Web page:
Ethiopia: Military deployed after 80 killed in protests


Ethiopia deployed the military in the country’s capital on Wednesday in response to protests and unrest that has killed more than 80 people over the previous two days.

Protests erupted in the capital, Addis Ababa, and the Oromia region on Tuesday morning after the fatal shooting of popular singer Haacaaluu Hundeessaa on Monday. Police described Haacaaluu’s shooting as a targeted attack and the incident has further stoked tensions between Ethiopia’s largest ethnic group, the Oromo people – of which the pop star belonged to – and authorities in the country, as well as other ethnic groups.

80 killed in protests, military deployed

Police confirmed on Wednesday that 81 people had been killed in protest violence and unrest since demonstrations began on Tuesday, including three Oromia special police force officers. Armed groups were seen roaming the streets of Addis Ababa, some of whom were armed with machetes and sticks, while gunshots could be heard from numerous neighbourhoods as unrest intensified.

Locals said youths of Oromo origin had armed themselves and skirmishes broke out with other ethnic groups in the capital, as well as skirmishes between the police and several ethnic groups.

By Wednesday, the military had been deployed in numerous areas of the capital in an effort to calm the unrest ahead of Haacaaluu’s funeral, which is scheduled for Thursday in his home town of Ambo. His assassination has reopened long-standing ethnopolitical wounds among the Oromo people, many of whom feel they have been marginalised and politically isolated by the government.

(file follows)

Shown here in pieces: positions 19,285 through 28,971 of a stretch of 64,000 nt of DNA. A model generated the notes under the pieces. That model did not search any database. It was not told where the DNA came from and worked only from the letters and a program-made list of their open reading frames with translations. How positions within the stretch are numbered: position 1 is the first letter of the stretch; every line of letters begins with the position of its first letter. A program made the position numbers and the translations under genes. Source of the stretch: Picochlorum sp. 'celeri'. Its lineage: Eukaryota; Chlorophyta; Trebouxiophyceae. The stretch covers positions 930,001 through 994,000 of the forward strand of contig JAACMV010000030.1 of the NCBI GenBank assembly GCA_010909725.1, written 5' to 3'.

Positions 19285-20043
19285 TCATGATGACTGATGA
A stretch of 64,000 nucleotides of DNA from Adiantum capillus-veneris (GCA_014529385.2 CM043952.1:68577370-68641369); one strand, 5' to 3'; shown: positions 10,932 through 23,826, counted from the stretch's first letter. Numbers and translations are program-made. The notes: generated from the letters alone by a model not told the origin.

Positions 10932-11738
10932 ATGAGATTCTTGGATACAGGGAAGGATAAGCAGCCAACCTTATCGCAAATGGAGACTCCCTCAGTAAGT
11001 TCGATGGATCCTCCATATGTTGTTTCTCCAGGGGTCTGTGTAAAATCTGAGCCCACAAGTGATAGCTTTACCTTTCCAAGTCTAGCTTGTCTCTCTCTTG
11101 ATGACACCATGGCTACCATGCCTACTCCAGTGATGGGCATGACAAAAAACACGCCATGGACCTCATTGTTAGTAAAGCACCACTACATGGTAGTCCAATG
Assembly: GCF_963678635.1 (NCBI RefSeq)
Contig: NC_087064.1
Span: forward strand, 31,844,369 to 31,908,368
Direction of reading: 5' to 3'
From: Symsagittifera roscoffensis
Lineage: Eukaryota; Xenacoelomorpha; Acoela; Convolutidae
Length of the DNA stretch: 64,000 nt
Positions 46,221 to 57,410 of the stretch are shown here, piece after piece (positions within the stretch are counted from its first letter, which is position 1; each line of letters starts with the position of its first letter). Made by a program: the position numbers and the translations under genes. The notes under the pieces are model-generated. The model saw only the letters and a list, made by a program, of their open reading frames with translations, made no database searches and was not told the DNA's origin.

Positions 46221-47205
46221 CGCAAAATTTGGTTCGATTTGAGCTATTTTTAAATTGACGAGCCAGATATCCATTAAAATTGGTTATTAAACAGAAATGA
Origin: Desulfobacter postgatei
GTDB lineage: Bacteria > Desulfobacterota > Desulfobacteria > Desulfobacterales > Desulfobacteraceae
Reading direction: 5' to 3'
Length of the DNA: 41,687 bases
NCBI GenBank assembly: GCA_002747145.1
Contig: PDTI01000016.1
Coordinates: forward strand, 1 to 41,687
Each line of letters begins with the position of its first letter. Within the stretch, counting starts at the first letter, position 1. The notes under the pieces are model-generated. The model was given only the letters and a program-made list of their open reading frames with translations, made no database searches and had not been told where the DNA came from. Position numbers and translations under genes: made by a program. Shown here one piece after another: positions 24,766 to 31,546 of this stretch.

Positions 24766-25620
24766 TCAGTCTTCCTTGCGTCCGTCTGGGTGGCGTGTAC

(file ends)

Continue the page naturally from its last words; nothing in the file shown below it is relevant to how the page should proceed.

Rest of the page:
Haacaaluu provided the soundtrack for years of protests that were largely driven by the Oromo ethnic group and ultimately forced regime changer after former prime minister Hailemariam Desalegn resigned in 2018 after a series of violent attempts to quash the movement.

Featured image: By Nebiyu.s – Own work, CC BY-SA 4.0,

About Aaron Brooks

Aaron Brooks is a UK journalist who wants to cut out the international agendas in news. Spending his early years in both England and Northern Ireland he saw the difference between reality and media coverage at an early age. After graduating from the University of Chester with a BA in journalism, his travels revealed just how large the gap between news and the real world can be. As Editor-in-Chief at East Africa Monitor, it’s his job to provide a balanced view of what’s going on in the region for English-speaking audiences.